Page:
5. Understand the correct use of ellipses. It is NOT to create a compound sentence of too many clauses. Not now. Not ever. Never. EVER.  Need an example of what that horror looks like? Ok, here ya go:  Understand the correct use of ellipses is NOT to create a compound sentence of too many clauses ...not now ... not ever ...  never ...EVER...not even if you can't bear to use a full stop...as they say in the UK, ok?


6. Homonyms. If you don't know the difference between who's and whose, you need a beta reader who does.  Other points that get you: it's/its; should of/should have; there/they're/their; and my all time hair raising favorite lie/lay/lays.  If you have a character laying on the counter, I stop reading. If you don't know why, time for some refreshers in grammar.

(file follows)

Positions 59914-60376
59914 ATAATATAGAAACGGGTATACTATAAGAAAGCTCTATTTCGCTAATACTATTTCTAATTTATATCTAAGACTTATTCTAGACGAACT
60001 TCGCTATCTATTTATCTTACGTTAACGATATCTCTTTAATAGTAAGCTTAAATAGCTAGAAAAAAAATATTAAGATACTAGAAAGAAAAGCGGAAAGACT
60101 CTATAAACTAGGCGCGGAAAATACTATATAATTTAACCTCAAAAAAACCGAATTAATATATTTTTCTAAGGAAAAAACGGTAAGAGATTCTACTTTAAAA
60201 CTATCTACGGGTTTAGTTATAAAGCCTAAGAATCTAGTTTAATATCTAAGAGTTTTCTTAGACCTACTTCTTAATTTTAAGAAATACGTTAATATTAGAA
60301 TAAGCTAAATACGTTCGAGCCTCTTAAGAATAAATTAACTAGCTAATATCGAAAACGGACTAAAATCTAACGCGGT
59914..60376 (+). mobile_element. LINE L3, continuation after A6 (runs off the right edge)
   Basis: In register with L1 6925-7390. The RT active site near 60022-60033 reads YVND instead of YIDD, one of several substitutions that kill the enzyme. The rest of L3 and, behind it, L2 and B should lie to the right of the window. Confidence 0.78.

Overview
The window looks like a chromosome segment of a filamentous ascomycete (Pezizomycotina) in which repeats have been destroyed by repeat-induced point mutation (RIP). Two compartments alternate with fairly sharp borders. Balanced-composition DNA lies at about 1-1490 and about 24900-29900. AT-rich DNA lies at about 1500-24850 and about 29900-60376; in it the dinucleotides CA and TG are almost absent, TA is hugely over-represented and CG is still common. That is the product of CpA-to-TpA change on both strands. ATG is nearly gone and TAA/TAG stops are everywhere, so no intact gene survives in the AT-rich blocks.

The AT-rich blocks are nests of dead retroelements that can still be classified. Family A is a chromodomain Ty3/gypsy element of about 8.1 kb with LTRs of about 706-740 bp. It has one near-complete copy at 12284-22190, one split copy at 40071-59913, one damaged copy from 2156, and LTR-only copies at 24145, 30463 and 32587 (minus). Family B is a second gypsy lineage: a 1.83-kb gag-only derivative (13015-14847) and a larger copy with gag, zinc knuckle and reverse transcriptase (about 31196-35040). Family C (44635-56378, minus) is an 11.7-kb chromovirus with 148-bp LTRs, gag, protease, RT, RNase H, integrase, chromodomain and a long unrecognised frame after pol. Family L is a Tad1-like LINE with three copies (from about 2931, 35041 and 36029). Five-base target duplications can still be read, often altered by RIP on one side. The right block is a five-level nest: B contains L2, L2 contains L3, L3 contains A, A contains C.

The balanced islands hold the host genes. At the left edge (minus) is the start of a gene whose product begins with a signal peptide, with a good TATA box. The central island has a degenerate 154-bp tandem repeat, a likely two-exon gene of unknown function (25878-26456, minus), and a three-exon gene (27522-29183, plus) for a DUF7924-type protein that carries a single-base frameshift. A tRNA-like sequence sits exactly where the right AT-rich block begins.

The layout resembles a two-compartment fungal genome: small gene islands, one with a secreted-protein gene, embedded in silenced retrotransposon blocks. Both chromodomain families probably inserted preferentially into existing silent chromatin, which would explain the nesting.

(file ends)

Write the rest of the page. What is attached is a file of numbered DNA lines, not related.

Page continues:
*snarl*

30 comments:

Kitty said...

The lie/lay/lays get me every time.

Ellipsis Flood said...

No... not the ellipses... aaah... (yes, I named myself after 5.)

I have to say, in the beginning, I thought homonyms were a typical non-native speaker problem. But I did learn otherwise.

@Kitty: Mine used to be rise/raise. Not exactly a homonym, but close enough.

InkStainedWench said...

But what if the character laying on the counter is a chicken?

John "Ol' Chumbucket" Baur said...

InkStained – Are you sure you didn't mean "But what if the character laying on the counter is ... a chicken?"

One of my biggest peeves as a newspaper copy editor is "try and." "He'll try and save the universe." In other words, he'll try, AND he'll save the universe. Busy day. Or perhaps the author meant "try to."

Colin Smith said...